This is How Designers Would Make the Most of a Small Living Room
Follow these small-space tips from interior designers and architects to help you plan your compact reception room
Professional advice from: Sean Ronnie Hill of RISE Design Studio; Eva Byrne of Houseology; Olga Alekseev of Black & Milk; Claudia Dorsch of Claudia Dorsch Interior Design
“It’s important to think about how a space is perceived, rather than focus on its dimensions,” Sean Ronnie Hill says. “When designing a living room, especially a small one, we have to assume there’s little scope to change its shape or extend its area without compromising other parts of the home. However, we do have control over what it feels like to inhabit the space. An oriented view through a large glazed feature, for example, can make a room feel twice its size.”
“Get your room layout right, starting at the door,” Eva Byrne says. “In a traditional house, doors open so you look at the wall of the room when you enter. If budget allows, re-hang the door, so you can see the whole room as you walk in. It makes it seem more spacious and easier to get into.”
If your living room doubles as a dining space or work area, clear zones can help it feel less cluttered. “When you’re planning your space, it’s important to understand your needs,” Olga Alekseev says. “Study your room, think about seating requirements, and draw up a clear list of functions the space will have.
“Based on this information, you can divide the space into zones,” she continues. Here, for instance, the seating area is zoned by a simple rug, and the dining space is differentiated by open shelving.
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The best way to maximise storage in your small living room is to go for customised cabinets and shelves, rather than freestanding ones.
“Use every millimetre of space,” Claudia Dorsch says. She suggests a balance of open shelves and closed storage. “Lots of open shelving can make a smaller living room feel oppressive and cluttered,” she explains. “Storage that’s painted in the same colour as your walls will not only give you somewhere to put stuff, it will also recede into the background.”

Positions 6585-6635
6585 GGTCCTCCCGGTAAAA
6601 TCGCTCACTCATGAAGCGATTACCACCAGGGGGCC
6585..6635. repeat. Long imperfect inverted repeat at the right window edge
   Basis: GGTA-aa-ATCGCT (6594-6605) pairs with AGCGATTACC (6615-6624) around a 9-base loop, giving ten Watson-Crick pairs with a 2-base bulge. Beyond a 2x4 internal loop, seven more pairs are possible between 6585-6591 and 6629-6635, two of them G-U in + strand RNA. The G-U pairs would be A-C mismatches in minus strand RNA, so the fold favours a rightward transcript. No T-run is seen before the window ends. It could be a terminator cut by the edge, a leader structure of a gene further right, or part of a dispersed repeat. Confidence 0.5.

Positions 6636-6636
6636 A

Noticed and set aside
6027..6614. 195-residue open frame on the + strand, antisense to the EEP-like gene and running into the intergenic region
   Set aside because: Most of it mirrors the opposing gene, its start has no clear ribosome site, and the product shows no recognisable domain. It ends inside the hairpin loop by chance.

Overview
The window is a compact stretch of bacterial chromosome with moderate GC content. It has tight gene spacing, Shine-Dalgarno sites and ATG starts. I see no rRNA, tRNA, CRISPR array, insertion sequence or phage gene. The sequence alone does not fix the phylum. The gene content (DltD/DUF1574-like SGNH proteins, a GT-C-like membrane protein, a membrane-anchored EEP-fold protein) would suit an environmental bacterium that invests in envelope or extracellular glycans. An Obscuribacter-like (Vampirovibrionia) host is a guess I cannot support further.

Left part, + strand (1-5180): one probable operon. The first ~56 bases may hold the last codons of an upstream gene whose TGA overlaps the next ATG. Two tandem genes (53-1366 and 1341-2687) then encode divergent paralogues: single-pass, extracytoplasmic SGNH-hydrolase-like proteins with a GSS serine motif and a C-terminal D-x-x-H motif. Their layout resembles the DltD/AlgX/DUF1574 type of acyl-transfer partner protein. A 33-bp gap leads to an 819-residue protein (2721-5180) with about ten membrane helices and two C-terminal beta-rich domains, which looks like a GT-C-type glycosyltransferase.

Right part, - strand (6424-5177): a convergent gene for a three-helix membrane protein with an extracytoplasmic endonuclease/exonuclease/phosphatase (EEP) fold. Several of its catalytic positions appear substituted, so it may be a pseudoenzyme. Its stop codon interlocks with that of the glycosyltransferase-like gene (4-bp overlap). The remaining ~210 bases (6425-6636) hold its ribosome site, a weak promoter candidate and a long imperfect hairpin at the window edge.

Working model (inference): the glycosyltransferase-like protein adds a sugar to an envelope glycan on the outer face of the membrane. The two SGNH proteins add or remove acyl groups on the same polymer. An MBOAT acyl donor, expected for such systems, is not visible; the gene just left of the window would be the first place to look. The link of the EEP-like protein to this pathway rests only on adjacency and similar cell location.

Here, the open storage blends in with the wall colour, while the closed cabinets tone with the accessories on display.
Claudia recommends bringing in a focal point. “That way, the living room’s smaller proportions won’t dominate and you’ll give the room its own identity,” she says. “Try a large piece of art or a fabulous chandelier to create a sense of indulgence.”
“Add a built-in eccentricity that will give a personal touch to a small space,” Sean suggests. “It could be an oriel window where you can curl up and read a book, or a built-in seating space that ends up being used as a table by the little ones.
“By taking a leap and introducing something bespoke and unexpected, you’ll bring up surprises,” he adds. “Each user will find a different purpose for it, making the room more personal and dynamic.”
Elevate the impact of a small living room by giving it a high-quality feel, our experts suggest. “One of the most important factors that makes any room stand out is the quality of its finishes,” Sean says.
“It’s amazing how sometimes the perception of beauty in a space comes down to details, such as whether the corners are well finished and sharp,” he says.
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“You can trick a room into looking bigger by choosing furniture that’s comparatively modest in size,” Eva says. “A large sofa in a small room, for example, will dwarf the space and accentuate its diminutive size. Choose a two-seater sofa of compact design and raised on legs. This will allow for a greater sense of space and flow. Apply the same logic to every piece of furniture you choose.”
The opposite applies when it comes to choosing a rug, however. “People tend to make the mistake of using small rugs and cluttering the room, but in fact a big rug may give the illusion of a bigger space,” Olga says.
Simplicity is key when designing a small living space. “Use neutral colours and have simple walls, steering away from any superfluous architectural details,” Olga says.
“The brighter you can make the room, the larger it will feel,” Eva adds, “so choose a pale shade for the walls and add colour through accessories and art. Carefully placed mirrors will magnify the space and boost the light.”
More: How to Create an Entrance Area When You Have no Hall
If your living room doesn’t benefit from plenty of light, however, white walls can make it feel dull, Claudia warns. “Instead, use richer, darker tones, which will give a small room drama, or a cosier, enveloping feeling,” she says. “Make the size of the room the statement.”
You can use lighting to add a feeling of depth to your small living room. “Strategically placed lamps and wall lights will add a wash of light to different parts of the space, or focus on a specific feature,” Claudia says. “This draws your eye around the room, as it creates depth and shadow.
“Hidden LEDs in ceiling coving are another great way to achieve mood and grandeur in a smaller living room,” she adds.
Is your living room compact and cosy? Will you be using any of these tips to design it? Share your thoughts and ideas in the Comments.